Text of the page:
Tips On Looking For A Therapist

 

Hiring the right therapists for your child diagnosed with ASD is an essential step to jump-start your child’s treatment program. Finding the best one is easy, but finding the right one for your needs is a totally different issue. Not only is your child’s development at stake, but also your finances, time and effort. Here are some tips that can help ease the task of finding the best therapists for your specific needs.

 

1. Look into lists of registered therapists. Do not rely on the first person that you meet or find. There are hundreds of therapists that you may choose from. Special Learning has a database full of registered ABA therapists in every state. Browse over it and choose several potential candidates to interview.

 

2. Network with parents that are in similar situations to yours. There are groups that you may join in most large communities and you may also participate in online networks as well. Special Learning has a forum dedicated to parents, providers and educators for children with autism. It is a good place to start for finding vital information and even referrals to therapists other parents have used with their own children.

 

3. Call your selected few therapists from the data base or from referrals. Here are some basic questions that you may ask:

 

        How much do they charge per day/per week/per hour?

        Do they do in-house therapies?

        Do they charge for telephone or email inquiries?

        How long is the waiting period to start your child’s program?

        How far away do they live?

        For out of the house therapies: Do they have any other clients in your area which you can ask to share travel expenses with?

        What is their educational background?

        How extensive is their experience in one-on-one sessions?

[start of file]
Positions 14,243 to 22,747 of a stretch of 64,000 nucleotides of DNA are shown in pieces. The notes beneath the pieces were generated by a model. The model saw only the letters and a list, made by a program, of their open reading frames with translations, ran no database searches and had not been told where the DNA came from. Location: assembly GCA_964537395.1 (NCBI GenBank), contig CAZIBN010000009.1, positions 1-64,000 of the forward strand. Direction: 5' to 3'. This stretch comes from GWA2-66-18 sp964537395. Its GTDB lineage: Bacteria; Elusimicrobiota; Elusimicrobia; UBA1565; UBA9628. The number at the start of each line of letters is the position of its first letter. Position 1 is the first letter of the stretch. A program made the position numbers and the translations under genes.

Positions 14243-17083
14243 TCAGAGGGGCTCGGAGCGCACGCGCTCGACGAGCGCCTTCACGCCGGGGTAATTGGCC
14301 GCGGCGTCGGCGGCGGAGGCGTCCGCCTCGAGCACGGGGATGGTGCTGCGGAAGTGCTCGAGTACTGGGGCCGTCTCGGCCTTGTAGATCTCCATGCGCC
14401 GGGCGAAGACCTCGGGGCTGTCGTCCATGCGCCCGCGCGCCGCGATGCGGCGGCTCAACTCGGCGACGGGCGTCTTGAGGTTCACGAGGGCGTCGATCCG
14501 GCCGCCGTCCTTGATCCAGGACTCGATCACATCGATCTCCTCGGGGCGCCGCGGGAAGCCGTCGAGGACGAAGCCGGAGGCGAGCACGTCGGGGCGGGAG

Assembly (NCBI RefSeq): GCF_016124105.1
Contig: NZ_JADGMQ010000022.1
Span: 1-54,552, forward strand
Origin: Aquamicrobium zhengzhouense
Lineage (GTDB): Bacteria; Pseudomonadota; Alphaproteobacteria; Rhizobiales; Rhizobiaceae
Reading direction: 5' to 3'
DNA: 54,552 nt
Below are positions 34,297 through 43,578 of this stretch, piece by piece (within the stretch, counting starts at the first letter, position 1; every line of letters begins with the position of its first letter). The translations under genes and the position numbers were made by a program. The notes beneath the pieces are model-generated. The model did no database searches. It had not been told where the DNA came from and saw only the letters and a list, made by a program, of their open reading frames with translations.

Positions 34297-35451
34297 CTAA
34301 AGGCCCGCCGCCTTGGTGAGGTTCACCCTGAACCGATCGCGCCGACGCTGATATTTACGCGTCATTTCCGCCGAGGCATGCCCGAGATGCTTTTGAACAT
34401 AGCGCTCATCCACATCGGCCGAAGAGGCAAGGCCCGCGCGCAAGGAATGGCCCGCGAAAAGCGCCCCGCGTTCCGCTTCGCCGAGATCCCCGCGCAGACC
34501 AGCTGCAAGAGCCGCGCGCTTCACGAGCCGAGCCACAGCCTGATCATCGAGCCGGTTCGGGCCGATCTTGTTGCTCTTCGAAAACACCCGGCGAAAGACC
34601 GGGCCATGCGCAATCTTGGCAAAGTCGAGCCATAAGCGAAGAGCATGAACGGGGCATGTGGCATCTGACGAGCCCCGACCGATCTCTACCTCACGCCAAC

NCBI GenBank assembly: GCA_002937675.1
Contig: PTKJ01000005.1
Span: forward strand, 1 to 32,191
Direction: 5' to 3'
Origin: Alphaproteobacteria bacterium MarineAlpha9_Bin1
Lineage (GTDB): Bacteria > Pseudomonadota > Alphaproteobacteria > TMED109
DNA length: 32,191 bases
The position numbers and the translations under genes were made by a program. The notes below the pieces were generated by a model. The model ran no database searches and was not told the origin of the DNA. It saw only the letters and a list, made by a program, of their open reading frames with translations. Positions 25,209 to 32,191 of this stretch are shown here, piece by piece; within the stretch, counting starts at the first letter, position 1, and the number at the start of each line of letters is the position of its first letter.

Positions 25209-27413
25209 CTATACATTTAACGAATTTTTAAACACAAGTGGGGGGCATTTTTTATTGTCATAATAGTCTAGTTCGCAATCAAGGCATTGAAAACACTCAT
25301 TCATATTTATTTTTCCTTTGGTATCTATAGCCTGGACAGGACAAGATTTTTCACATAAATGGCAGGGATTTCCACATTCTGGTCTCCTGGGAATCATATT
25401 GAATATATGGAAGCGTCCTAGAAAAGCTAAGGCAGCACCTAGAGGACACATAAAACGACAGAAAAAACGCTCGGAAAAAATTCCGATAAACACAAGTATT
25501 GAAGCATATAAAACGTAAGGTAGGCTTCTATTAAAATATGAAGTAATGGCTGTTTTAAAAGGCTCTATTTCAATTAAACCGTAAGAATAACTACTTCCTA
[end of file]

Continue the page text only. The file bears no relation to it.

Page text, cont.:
Ask for some references.

 

4. If you have your eye on one or two therapists, get into their waiting list even if you haven’t firmly decided on one yet. If you find somebody else you can always cancel, but if you ultimately go with that person you will already be in the queue and won’t have to wait as long for your child’s turn for his or her first therapy session.

 

5. If you have a tight budget, look into local universities and colleges that offer courses on the kind of therapies you are interested in. Post a notice on bulletin boards in the psychology department letting students know you are interested in hiring a therapist. Graduate students may be short on experience but they have knowledge of the basic principles of their chosen profession and should be familiar with Autism Spectrum Disorder and therapy techniques. Therapists from universities and colleges are likely to charge a lot less than a well experienced therapist.

 

Hiring a therapist for a child diagnosed with autism needs careful planning and research.  The right therapist should not only be able to answer the needs of your child but of your whole family as well.

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